This dongle is pretty clean. Laptop running on battery, 1 meter USB extension, ferrites on extension, dc-block on the USB shield, 75 ohm terminator, all inside a metal box. The 28.8MHz overtones from the on-board crystal are prominent and a little bump at 480MHz is from USB.
Unfortunately the dB values are mostly meaningless in an absolute sense. But they do have relative value, when compared between multiple runs. Make a change to the hardware, run the scan again and overlap the two sets of data. Did the change actually cause an improvement? Little experiments like this will help you separate the snake oil from the science.
Radar or meteor detection
The previous examples were all about how wide-band scanning can be used. But rtl_power can also perform high resolution narrowband scans as well. With a fine enough resolution, Doppler shift is visible and velocity can be calculated.
This is a sample of passive radar. First I poked around on TV Fool until I found a station with the following requirements:
- high output power
- only station on the channel
- several hundred kilometers away
Finally, use wikipedia to get the pilot frequency. Tune to that with a fairly high resolution FFT (bin size between 1Hz and 4Hz, usually) and planes will provide a Doppler-shifted reflection. Note this is very sensitive to ppm (because of the small range) and thermal drift. The thermal drift is evident because the pilot line is not perfectly vertical. For that run I used
rtl_power -f 674.230M:674.233M:1 -g 50 -i 1 -e 1h radar.csv
It is possible to calculate velocity from the Doppler shift, using the equation
Δv = c Δf / f
Because all the FFT bins are equal width, you can instead calculate the Δv of a single pixel and count pixels on the x axis to get the total velocity. In the above example, each pixel is 0.4 m/s wide, after subtracting out the thermal drift.
The same principle can be applied for meteor bounce, but I personally have not gotten that to work.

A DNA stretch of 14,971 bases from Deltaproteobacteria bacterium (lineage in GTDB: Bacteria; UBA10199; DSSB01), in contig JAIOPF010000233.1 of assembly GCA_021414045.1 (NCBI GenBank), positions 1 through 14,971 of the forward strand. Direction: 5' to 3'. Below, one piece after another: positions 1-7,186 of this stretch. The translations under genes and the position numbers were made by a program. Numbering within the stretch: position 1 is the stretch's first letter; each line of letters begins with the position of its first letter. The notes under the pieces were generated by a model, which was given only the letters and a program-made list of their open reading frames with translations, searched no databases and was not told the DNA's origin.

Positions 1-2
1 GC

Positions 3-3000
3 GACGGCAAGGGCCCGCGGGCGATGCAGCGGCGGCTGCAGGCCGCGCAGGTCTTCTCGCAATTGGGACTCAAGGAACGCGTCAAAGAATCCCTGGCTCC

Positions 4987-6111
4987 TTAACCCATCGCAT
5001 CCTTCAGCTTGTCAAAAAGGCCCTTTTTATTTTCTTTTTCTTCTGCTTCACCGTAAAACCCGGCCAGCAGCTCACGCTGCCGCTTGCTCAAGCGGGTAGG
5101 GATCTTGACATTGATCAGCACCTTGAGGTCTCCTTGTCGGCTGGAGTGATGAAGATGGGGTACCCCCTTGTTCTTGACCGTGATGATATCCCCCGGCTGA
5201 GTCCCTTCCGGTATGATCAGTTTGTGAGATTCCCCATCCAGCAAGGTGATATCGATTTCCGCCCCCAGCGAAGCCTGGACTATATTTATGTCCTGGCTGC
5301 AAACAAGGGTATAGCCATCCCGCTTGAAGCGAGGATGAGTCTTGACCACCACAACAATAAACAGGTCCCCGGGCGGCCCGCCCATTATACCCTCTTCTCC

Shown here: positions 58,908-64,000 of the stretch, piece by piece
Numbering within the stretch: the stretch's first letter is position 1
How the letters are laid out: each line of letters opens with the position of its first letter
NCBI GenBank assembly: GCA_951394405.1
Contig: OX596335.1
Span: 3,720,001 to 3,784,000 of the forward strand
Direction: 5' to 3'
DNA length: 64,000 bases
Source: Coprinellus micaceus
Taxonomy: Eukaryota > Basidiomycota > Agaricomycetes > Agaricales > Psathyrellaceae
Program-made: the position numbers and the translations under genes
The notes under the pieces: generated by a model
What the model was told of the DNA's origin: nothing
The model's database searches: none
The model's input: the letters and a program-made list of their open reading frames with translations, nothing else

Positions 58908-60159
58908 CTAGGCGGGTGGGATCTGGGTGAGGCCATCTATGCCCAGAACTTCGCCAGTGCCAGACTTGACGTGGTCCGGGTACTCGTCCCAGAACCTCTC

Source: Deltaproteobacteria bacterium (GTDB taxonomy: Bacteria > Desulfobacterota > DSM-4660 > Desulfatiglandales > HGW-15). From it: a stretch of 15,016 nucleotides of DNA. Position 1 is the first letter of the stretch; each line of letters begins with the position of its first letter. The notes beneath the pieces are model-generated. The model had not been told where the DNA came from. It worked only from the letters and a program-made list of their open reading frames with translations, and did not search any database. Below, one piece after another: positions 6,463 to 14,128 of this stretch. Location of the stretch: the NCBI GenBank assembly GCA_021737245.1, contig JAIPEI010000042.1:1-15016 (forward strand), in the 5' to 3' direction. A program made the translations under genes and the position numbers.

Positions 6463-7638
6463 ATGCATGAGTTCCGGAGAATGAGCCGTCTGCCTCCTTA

There is one benefit to how often the thermal drift effects appear. If you are doing modifications to minimize thermal drift, rtl_power provides a simple way to observe the effects as the dongle warms up and stabilizes.
Radio astronomy (RA)
Much of RA is based on power measurements, and rtl_power was originally developed with RA in mind. However rtl_power is not yet entirely suited for RA. Typically an astronomer will perform their own corrections/calibrations to the data and convert it to degrees Kelvin, without ever touching decibels. So rtl_power needs that added to it, and this should be fixed soon. (The example picture here was generated with an rtl-sdr, but not using rtl_power.) Otherwise rtl_power is excellent for RA, because its easy scriptability makes it simple to automatically record transits and other events.
Rtl_power logs data to a flat CSV text file. This is not easy on the eyes. There are a couple of scripts, utilities and frontends to convert the output nto graphics.
- heatmap.py - Written by myself, this was created because most software took too long or ran out of memory easily. Most of the images on this page were generated with heatmap.py
- flatten.py - Turn a 2D table into a 1D line. Useful for generating noise and RA plots.
- RTLSDR Scanner - Cross platform spectrum analyzer.
- ViewRF - Spectrum analyzer for the Beaglebone Black.
- RTL_SDR_Wide_Spectrum_Analyzer - A frontend written in Gambas.
- GUI for rtl_power - Windows only. Saves beavers.
- RTL-SDR Panoramic Spectrum Analyzer - Windows only.